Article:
PUBLICATION

Namibia Health Financing Reform: An Analysis

Date.

18 Nov 2021

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Namibia is an upper-middle income country (UMIC) that has recently seen reduced growth rates, including an 8.5% contraction in 2020, due to Covid-19. The current constitution mandates government to provide reasonable access to public health facilities and improve public health. As a World Health Organization (WHO) member state, it is com- mitted to achieving universal health coverage (UHC), although it has not, yet, reached that goal. The health system represents a policy challenge in Namibia, because the population is sparse in many areas, while most health care is concentrated in urban areas. Thus, many Namibians, including the non-poor, find health care difficult to access due to both cost and transport reasons.

Health outcomes in Namibia are not particularly great, when compared to other UMICs. Its under-5 mortality rate (45.2 per 1000) is 3.1 times the UMIC average (14.4), while maternal mortality rate (265 per 100 000 live births) is 6.5 times higher than UMIC average. Those health outcomes should be seen within a country that has a budget execution rate of nearly 100% every year, while nearly 15% of its budget is devoted to health care. Government covers around 60% of total health care expenditure, which itself is near 8% of GDP. Government’s expenditure in- cludes a relatively large share that works through PSEMAS. The private sector and donors fund the remaining, with 16% borne by private companies, and 15% by households, of which approximately half is out-of-pocket spending. Currently, 7% comes from donors, although that share is falling. The relatively heavy spending on health, including by government, along with relatively poor health outcomes suggests a health system that supplies health care inef- ficiently, although there is no recent evidence to understand possible sources of the inefficiencies.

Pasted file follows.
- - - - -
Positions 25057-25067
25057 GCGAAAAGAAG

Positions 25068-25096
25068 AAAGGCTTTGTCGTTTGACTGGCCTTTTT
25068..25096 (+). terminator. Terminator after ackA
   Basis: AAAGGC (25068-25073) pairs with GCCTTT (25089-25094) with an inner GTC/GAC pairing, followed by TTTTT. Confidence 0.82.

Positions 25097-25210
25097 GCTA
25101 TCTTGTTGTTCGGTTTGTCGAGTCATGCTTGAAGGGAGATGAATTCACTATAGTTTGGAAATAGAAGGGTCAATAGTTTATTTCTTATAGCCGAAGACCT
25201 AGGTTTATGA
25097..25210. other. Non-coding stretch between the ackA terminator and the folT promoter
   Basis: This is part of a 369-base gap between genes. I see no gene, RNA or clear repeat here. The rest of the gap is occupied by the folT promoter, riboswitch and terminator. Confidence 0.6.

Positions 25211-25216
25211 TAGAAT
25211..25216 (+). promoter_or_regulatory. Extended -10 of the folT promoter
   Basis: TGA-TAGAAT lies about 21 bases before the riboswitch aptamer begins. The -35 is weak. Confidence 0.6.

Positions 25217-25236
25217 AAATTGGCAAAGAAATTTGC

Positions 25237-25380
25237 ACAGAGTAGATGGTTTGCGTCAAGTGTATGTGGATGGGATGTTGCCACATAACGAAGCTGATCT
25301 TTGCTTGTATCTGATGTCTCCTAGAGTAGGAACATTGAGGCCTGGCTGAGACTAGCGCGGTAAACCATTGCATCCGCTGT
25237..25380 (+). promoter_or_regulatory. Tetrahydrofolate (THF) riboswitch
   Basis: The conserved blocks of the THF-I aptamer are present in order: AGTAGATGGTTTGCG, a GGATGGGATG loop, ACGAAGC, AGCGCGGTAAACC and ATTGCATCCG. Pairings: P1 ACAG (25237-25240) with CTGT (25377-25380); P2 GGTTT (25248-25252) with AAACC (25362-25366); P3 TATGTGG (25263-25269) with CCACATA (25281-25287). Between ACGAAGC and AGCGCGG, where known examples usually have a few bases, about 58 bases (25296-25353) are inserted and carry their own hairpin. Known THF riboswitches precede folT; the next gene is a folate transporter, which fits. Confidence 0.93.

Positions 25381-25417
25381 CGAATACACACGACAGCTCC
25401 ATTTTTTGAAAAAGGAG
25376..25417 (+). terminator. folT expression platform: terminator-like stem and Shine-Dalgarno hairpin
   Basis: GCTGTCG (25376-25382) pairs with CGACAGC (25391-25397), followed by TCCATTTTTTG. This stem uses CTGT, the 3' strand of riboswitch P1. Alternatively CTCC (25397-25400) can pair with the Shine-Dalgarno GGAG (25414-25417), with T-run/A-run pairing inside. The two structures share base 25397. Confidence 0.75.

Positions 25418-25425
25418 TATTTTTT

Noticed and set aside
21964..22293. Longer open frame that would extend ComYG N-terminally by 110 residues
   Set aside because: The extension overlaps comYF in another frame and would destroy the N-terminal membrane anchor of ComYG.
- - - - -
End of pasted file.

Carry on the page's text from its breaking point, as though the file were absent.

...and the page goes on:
Many of these issues are understood, as government, with the support of the WHO, works towards UHC. The de- velopment of UHC within Namibia will require a rethink of the current system, including research into problems within the system, extensive stakeholder engagement, and a streak of practicality. UHC implies large improvements in health care access in Namibia, which implies that the definition of UHC in Namibia should be widely agreed to. Given the recent performance of the economy and the withdrawal of donors, funding sustainability will need to be an important focus. Whether one should work towards the development of a comprehensive national insurance fund, possibly through an expansion of PSEMAS to the rest of the country, or to a combined system that changes the regulatory structure around medical aid schemes (including PSEMAS), but still allows them to operate beside a wider national insurer should continue to be discussed. Regardless of the approach to be developed, health care delivery efficiency, including cost efficiency will need to receive attention.

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